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January 9: Teachings of our Elders - Kathryn Froelich on Tribal Policies

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North Dakota Native American Essential Understanding Number Five is about tribal policies, treaties and sovereignty. It states, "Native people practice self-determination, developing tribal policies and practicing political activism." Despite a history of US policies and treaties that have often been detrimental, native people are members of sovereign nations that predate the US government.

In this episode of Dakota Datebook, we'll hear Kathryn Froelich, elder and enrolled member of the Sanish, Arikara and Blackfeet tribes, talk about the importance of knowing the history and treaties that impact us as individuals.

Kathryn Froelich:

Even as an adult, I'm still learning. I'm still learning the different treaties and what they meant and how they impacted people. For example, how did we get a reservation that's divided in X number of fractionated shares? Especially today for our young people to know what that means, that yes, they do own land and they need to know what that means and how it can help them to understand, what does that mean?

And like on Fort Berthold, when I worked with the high school students at Fort Berthold, we talked a little bit about that and the importance of it and the importance of, unfortunately, leaving a will so that it doesn't get more fractionated. And that's how this all happened, was historically, tribal people didn't leave wills because they just assumed it was going to go to their... It wasn't a part of our life, all of this, this whole system.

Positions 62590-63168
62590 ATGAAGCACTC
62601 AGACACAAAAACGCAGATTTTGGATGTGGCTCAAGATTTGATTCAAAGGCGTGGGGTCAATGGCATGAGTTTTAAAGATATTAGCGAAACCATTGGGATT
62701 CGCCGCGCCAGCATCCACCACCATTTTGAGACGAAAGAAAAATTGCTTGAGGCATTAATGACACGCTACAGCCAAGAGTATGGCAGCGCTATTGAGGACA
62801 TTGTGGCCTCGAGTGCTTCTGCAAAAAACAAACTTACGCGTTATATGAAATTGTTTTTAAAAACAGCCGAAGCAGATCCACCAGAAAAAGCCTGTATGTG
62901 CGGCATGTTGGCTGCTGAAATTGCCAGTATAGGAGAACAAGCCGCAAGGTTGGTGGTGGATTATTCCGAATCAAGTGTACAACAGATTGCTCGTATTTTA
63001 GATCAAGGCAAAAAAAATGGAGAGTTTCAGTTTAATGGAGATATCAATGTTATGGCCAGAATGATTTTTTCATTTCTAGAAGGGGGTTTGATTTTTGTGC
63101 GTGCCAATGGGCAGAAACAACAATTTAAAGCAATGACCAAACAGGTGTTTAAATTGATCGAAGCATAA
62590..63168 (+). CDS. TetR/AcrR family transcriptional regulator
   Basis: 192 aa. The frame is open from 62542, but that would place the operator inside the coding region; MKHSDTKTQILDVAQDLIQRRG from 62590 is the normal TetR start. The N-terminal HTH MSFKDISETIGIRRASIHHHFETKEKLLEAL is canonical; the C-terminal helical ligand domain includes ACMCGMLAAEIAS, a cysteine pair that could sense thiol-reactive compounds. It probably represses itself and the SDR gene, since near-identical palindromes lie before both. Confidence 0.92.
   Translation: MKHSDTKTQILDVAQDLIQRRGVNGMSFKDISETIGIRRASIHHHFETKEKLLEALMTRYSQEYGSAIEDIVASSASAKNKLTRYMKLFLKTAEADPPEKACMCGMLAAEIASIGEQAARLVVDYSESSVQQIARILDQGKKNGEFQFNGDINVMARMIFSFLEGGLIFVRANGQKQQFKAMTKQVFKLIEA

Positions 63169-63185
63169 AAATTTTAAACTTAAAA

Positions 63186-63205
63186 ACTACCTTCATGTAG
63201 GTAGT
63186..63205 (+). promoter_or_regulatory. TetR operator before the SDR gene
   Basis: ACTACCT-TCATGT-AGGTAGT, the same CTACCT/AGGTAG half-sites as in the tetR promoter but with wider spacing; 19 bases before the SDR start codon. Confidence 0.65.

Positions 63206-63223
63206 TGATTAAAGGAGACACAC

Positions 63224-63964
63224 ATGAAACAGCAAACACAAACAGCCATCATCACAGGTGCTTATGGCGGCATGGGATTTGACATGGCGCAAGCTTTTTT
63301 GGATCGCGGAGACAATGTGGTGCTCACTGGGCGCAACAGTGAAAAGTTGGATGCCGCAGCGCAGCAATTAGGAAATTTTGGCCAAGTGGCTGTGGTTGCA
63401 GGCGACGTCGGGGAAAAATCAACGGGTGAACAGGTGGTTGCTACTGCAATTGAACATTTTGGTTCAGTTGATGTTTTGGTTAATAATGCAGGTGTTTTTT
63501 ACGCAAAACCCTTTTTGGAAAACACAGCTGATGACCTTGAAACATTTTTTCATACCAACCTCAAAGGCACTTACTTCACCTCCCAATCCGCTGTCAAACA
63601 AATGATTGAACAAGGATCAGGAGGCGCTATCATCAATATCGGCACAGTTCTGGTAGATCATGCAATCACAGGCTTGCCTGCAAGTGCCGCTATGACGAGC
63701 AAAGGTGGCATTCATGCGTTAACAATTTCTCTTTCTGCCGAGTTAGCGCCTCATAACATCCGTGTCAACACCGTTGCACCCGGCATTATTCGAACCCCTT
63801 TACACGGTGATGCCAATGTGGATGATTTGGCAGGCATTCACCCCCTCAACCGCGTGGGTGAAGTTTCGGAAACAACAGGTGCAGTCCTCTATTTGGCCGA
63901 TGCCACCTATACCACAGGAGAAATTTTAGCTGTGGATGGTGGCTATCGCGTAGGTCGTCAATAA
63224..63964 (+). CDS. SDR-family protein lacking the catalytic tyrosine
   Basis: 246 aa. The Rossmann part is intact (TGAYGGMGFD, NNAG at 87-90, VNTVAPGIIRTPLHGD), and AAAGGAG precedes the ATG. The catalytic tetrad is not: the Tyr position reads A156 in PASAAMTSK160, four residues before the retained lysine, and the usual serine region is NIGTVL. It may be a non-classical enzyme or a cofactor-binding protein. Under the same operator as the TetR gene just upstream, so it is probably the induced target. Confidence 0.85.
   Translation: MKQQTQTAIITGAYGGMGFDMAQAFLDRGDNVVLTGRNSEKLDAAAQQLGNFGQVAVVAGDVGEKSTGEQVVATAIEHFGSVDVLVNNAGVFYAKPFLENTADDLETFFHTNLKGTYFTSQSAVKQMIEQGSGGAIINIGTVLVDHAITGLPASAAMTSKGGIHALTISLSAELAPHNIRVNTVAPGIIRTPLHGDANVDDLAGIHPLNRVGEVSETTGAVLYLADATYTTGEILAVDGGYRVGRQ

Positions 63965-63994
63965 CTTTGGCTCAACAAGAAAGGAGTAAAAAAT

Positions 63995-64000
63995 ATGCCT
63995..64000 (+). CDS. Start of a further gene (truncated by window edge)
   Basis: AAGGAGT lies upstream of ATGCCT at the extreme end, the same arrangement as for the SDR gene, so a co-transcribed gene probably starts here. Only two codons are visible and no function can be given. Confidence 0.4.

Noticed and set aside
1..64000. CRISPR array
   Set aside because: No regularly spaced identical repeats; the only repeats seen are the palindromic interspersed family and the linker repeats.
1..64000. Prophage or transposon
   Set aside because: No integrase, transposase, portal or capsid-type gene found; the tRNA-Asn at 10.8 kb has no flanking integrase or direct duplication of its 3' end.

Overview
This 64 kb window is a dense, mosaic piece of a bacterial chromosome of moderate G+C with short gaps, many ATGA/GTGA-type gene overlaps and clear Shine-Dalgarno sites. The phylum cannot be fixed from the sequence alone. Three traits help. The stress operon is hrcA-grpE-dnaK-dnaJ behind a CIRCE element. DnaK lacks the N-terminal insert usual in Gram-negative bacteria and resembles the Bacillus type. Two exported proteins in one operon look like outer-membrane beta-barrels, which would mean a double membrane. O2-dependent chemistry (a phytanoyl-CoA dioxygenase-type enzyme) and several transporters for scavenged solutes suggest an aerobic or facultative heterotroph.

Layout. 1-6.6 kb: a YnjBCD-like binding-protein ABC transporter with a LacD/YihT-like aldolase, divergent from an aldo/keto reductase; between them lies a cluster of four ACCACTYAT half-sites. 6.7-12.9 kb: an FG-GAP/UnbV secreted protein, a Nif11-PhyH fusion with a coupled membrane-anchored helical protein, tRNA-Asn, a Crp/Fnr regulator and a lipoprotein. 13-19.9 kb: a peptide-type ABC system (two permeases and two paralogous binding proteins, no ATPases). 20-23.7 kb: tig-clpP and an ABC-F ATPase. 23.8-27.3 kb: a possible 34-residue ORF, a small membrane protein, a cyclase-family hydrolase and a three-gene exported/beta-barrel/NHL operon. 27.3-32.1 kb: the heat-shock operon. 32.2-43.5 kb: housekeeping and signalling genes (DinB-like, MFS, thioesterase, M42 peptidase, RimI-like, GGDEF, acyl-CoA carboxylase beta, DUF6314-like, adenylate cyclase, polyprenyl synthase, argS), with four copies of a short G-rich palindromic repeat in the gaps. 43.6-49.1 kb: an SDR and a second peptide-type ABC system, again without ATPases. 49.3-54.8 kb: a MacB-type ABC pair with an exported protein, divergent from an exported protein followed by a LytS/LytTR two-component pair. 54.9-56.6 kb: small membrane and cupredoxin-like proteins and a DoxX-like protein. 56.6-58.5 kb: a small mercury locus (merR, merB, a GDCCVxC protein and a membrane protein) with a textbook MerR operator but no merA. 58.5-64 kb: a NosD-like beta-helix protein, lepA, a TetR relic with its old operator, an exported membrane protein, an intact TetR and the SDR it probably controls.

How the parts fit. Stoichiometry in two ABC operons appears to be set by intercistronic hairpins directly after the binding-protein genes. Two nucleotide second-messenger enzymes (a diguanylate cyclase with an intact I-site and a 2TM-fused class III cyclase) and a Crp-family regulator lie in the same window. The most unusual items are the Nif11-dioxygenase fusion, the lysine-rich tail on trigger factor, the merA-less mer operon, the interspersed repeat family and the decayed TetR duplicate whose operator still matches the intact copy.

And especially up in the oil country, where they're going to be getting fractionated shares of oil revenue, they need to know economically, how that can benefit them and how it benefits the tribe.

So I think it's really important that they know the difference between fee land and trust land, and how did that all come into play? And yeah, it's just, and that all came from treaties and all of that. So I think it's really important that they have a good understanding of that.

If you'd like to learn more about the North Dakota Native American essential understandings, and to listen to more Indigenous elder interviews, visit

Dakota Datebook is made in partnership with the State Historical Society of North Dakota, and funded by Humanities North Dakota, a nonprofit, independent state partner of the National Endowment for the Humanities.

Any views, findings, conclusions, or recommendations expressed in the program do not necessarily reflect those of Humanities North Dakota or the National Endowment for the Humanities.